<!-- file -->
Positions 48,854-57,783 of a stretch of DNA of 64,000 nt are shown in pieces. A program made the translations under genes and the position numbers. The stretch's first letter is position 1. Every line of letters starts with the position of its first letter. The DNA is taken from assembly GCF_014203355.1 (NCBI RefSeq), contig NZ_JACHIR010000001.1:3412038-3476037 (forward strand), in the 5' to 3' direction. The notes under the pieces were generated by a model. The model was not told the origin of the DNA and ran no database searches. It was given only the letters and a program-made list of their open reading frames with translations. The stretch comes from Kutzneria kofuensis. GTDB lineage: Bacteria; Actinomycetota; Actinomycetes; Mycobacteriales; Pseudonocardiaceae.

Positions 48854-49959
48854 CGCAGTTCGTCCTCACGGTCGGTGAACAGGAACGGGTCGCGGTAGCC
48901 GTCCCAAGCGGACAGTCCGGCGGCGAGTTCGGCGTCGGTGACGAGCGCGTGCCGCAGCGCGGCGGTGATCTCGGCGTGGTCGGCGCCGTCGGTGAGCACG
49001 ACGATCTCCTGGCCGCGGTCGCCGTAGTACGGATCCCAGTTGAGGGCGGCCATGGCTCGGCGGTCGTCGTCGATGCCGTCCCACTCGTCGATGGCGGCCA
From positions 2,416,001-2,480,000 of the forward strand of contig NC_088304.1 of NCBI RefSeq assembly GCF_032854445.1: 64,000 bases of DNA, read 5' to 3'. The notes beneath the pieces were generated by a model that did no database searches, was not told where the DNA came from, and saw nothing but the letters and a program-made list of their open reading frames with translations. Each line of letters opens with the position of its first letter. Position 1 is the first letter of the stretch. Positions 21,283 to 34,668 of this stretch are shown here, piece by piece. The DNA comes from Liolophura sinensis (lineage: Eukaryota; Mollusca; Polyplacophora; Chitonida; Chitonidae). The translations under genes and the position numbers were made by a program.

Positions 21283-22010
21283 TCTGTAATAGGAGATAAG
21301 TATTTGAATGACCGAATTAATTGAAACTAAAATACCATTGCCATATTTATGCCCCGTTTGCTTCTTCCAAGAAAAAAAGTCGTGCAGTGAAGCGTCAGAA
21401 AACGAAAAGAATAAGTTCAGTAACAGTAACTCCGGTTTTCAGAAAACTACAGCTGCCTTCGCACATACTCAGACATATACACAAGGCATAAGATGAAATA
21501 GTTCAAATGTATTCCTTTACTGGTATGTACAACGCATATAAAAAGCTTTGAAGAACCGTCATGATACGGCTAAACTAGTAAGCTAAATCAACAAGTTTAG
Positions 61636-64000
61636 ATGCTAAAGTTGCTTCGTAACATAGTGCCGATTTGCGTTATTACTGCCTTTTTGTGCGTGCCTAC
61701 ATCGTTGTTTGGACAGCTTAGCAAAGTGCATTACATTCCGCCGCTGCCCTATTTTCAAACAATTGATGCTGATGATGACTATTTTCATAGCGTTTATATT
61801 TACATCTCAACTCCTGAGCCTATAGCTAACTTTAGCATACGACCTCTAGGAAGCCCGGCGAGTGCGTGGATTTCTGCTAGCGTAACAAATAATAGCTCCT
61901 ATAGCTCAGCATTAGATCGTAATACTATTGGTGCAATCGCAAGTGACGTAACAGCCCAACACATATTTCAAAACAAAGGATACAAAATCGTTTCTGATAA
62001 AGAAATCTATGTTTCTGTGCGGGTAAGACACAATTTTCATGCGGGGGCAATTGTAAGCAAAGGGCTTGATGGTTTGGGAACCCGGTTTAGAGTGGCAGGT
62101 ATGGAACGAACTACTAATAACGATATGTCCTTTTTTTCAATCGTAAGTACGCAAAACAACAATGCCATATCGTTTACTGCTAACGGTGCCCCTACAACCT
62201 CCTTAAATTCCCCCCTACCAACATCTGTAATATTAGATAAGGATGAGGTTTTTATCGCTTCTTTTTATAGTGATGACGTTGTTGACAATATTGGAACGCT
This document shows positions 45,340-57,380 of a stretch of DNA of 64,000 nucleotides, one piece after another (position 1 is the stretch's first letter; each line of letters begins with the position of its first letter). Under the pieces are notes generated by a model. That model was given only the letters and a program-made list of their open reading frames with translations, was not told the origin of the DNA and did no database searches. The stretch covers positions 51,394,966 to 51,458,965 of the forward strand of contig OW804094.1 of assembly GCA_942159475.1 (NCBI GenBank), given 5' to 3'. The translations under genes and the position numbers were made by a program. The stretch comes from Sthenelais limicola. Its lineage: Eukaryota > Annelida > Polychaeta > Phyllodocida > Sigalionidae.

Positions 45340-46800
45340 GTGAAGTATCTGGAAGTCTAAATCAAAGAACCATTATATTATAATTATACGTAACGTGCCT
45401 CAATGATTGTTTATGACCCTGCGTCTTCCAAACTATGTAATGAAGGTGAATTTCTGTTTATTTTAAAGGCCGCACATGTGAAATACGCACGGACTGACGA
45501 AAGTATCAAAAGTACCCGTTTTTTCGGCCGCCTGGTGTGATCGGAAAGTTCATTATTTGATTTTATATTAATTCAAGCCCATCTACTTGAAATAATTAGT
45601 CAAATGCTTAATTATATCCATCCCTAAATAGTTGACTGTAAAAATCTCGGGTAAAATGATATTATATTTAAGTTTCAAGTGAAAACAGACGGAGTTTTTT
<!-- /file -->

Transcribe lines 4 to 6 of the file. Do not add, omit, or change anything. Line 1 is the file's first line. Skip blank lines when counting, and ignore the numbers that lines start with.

48901 GTCCCAAGCGGACAGTCCGGCGGCGAGTTCGGCGTCGGTGACGAGCGCGTGCCGCAGCGCGGCGGTGATCTCGGCGTGGTCGGCGCCGTCGGTGAGCACG
49001 ACGATCTCCTGGCCGCGGTCGCCGTAGTACGGATCCCAGTTGAGGGCGGCCATGGCTCGGCGGTCGTCGTCGATGCCGTCCCACTCGTCGATGGCGGCCA
From positions 2,416,001-2,480,000 of the forward strand of contig NC_088304.1 of NCBI RefSeq assembly GCF_032854445.1: 64,000 bases of DNA, read 5' to 3'. The notes beneath the pieces were generated by a model that did no database searches, was not told where the DNA came from, and saw nothing but the letters and a program-made list of their open reading frames with translations. Each line of letters opens with the position of its first letter. Position 1 is the first letter of the stretch. Positions 21,283 to 34,668 of this stretch are shown here, piece by piece. The DNA comes from Liolophura sinensis (lineage: Eukaryota; Mollusca; Polyplacophora; Chitonida; Chitonidae). The translations under genes and the position numbers were made by a program.